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Doctor prevails

BRECKENRIDGE ” Former Frisco doctor Patricia Duletsky and her lawyers breathed a huge sigh of relief Monday as Judge Terry Ruckriegle read the jury’s long-awaited verdict ” Duletsky was not negligent in her care of a former Silverthorne woman, the late Susanna Martens.

The verdict in the civil lawsuit marks the end of a long and emotional trial for Duletsky and the plaintiff, Martens’ husband Rob Small, and comes after two weeks of testimony from expert witnesses, eyewitnesses and Martens’ friends.

Duletsky and Small both took the stand in Summit County’s district court to plea their respective cases.



Small filed the $1.5 million medical malpractice suit against Duletsky for the wrongful deaths of Martens and the couple’s unborn baby daughter, to be named Sarah Small.

He also sued on behalf of the couple’s first-born daughter, Shannon, now 9.



Neither Duletsky nor her lawyers, represented by Cooper and Clough of Denver, chose to comment after hearing the verdict.

The jury, composed of four women and two men, deliberated for more than six hours before making its decision just before 6:30 p.m. Monday.

“It was very, very hard,” said juror Susan O’Brien.

Martens was 36-and-a-half weeks pregnant when she died in the early morning hours of March 15, 2000. Her cause of death was a cardiac arrest triggered by the rare uterine bacterial infection Group A streptococcus. The baby died about an hour before Martens.

Seven hours before her death, Martens had gone to Duletsky’s office because she had vomited and experienced two uterine contractions. Duletsky also discovered Martens to have a temperature of 101.2 degrees.

Duletsky diagnosed Martens with the stomach flu and sent her home. Martens was admitted to Summit Medical Center at about 9:45 p.m. because she still wasn’t feeling well.

The plaintiff’s main argument was Martens and her baby would have survived if Duletsky would have administered antibiotics up until 11 p.m. on the day of their deaths.

“Susanna Martens was in the early stages of infection during at least three opportunities to save her life,” said Small’s lawyer, Natalie Brown, in her closing arguments. “If she had been given the opportunity, Susanna Martens and Sarah Small would be here today.”

Brown argued that by agreeing to treat Martens, Duletsky was held to the same standard of care as an obstetrician or an infectious disease doctor.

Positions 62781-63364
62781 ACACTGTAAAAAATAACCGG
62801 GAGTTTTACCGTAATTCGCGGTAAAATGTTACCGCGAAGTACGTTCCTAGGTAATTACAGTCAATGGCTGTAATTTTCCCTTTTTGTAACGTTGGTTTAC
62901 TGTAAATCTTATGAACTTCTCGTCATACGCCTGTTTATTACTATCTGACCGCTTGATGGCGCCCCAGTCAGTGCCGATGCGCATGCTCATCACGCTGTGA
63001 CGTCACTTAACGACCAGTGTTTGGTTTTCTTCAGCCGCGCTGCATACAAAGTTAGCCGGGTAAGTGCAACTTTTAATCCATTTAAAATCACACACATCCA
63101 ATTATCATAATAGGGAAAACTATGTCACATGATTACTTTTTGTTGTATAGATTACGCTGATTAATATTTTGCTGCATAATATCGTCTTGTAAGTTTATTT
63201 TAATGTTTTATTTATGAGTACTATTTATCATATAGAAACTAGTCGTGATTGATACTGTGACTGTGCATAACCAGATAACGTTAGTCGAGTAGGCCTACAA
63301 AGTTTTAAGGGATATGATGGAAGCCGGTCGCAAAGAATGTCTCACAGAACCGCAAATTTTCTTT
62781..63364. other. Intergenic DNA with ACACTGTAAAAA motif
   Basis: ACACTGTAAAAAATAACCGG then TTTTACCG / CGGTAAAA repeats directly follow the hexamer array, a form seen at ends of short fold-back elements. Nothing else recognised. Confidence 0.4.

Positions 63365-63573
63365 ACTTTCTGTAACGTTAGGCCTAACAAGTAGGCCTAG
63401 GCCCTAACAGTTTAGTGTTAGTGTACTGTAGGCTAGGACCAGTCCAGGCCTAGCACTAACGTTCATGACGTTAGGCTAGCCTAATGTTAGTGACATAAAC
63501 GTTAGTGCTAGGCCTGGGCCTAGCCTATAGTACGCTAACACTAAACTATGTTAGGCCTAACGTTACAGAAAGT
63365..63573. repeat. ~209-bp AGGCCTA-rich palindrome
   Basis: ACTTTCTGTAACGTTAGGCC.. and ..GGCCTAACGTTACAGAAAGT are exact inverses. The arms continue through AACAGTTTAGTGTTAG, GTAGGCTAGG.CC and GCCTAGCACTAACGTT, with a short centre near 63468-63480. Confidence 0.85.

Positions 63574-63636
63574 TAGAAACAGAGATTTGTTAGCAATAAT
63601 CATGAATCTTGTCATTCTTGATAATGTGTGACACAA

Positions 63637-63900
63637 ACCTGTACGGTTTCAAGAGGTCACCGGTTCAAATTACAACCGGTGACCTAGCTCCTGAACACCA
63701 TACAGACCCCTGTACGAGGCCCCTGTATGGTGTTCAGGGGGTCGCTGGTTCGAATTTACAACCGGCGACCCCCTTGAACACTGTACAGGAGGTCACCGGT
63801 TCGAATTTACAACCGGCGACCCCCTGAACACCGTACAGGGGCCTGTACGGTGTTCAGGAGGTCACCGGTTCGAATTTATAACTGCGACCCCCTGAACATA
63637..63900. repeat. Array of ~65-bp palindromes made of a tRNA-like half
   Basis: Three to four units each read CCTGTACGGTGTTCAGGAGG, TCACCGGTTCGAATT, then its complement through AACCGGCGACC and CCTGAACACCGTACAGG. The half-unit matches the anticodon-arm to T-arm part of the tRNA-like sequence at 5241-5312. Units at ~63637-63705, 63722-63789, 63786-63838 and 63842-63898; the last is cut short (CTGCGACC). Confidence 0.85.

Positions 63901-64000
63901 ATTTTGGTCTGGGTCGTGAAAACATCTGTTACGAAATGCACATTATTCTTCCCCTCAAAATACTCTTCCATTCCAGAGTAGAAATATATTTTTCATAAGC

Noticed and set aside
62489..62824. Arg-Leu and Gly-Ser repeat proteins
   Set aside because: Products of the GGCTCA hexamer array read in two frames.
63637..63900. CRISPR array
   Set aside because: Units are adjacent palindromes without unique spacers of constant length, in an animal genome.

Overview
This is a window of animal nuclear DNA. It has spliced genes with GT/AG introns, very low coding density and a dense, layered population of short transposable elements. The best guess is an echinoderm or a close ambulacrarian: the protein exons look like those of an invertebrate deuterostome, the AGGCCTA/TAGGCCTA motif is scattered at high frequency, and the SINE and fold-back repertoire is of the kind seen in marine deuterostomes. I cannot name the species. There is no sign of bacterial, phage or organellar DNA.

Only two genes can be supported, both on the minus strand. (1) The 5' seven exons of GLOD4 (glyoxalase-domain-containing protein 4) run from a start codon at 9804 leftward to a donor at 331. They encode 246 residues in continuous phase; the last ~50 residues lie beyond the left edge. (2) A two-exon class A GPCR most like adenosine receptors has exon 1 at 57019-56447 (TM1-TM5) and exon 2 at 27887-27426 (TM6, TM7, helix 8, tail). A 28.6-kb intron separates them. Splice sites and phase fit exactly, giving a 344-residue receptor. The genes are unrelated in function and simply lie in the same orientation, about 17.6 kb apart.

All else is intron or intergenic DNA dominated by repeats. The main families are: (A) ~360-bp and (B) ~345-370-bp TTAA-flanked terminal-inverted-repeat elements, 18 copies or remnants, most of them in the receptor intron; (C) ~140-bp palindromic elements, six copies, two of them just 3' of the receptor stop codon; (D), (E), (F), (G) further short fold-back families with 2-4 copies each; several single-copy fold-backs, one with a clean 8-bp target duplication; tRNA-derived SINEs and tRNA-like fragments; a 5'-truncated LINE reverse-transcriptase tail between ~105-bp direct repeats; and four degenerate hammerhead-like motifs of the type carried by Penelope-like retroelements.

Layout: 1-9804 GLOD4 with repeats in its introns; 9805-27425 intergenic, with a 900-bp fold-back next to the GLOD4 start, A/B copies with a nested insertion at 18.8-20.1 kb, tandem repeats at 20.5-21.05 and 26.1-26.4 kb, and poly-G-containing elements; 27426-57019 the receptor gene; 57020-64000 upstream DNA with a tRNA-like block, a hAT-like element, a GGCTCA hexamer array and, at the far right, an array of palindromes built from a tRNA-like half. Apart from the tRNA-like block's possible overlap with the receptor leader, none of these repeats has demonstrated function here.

Meanwhile, the defense concentrated on showing that as a family practice physician, Duletsky acted as she is trained. She called in a specialist, an obstetrician in this case, when she recieved Martens’ blood test results back that showed an elevated white blood cell count, which can also be a sign of a bacterial infection.

Cooper also argued that Martens did not have uterine tenderness and her baby did not have a fast heartbeat ” considered to be two of the hallmark signs of a uterine bacterial infection.

“Dr. Duletsky can only deal with the facts as they are presented to her,” said defense lawyer Paul Cooper in his closing argument. “The fact is, no doctor stood any chance at preventing these deaths

Cooper added that the stomach flu can be worsened by the administration of antibiotics.

In determining its outcome the jury had to established the following were “more probably true that not:”

n Rob Small and those he is representing suffered injuries, damages or losses from the death of Susanna Martens;

n Duletsky was professionally negligent in her care of Martens; and

n If Duletsky was professionally negligent, that negligence cause injuries, damages or losses to the plaintiffs.

In this case, the jury agreed that Small did suffer injuries, damages or losses, but disagreed that Duletsky was negligent in her care.

Duletsky was a family practice physician in Frisco from 1988 to 2000 and in 1989, she was the only doctor delivering babies in the county.

She helped found the Community Care Clinic for uninsured and underinsured residents in Summit County and played an integral role in creating the birthing center at Summit Medical Center.

She moved to Salida in 2000 and is currently not practicing medicine.

Rob Small, who held the hands of his lawyers, Natalie Brown and Hollynd Hoskins, as Ruckriegle read the verdict, issued a statement just before the verdict was read.

“Anyone who knew Susanna Martens cannot help but feel a profound sadness when thinking of her and her baby,” Small wrote. “Susanna was my mentor, she taught me so much … Our lives were deeply enriched and substantially changed by knowing Susi.”


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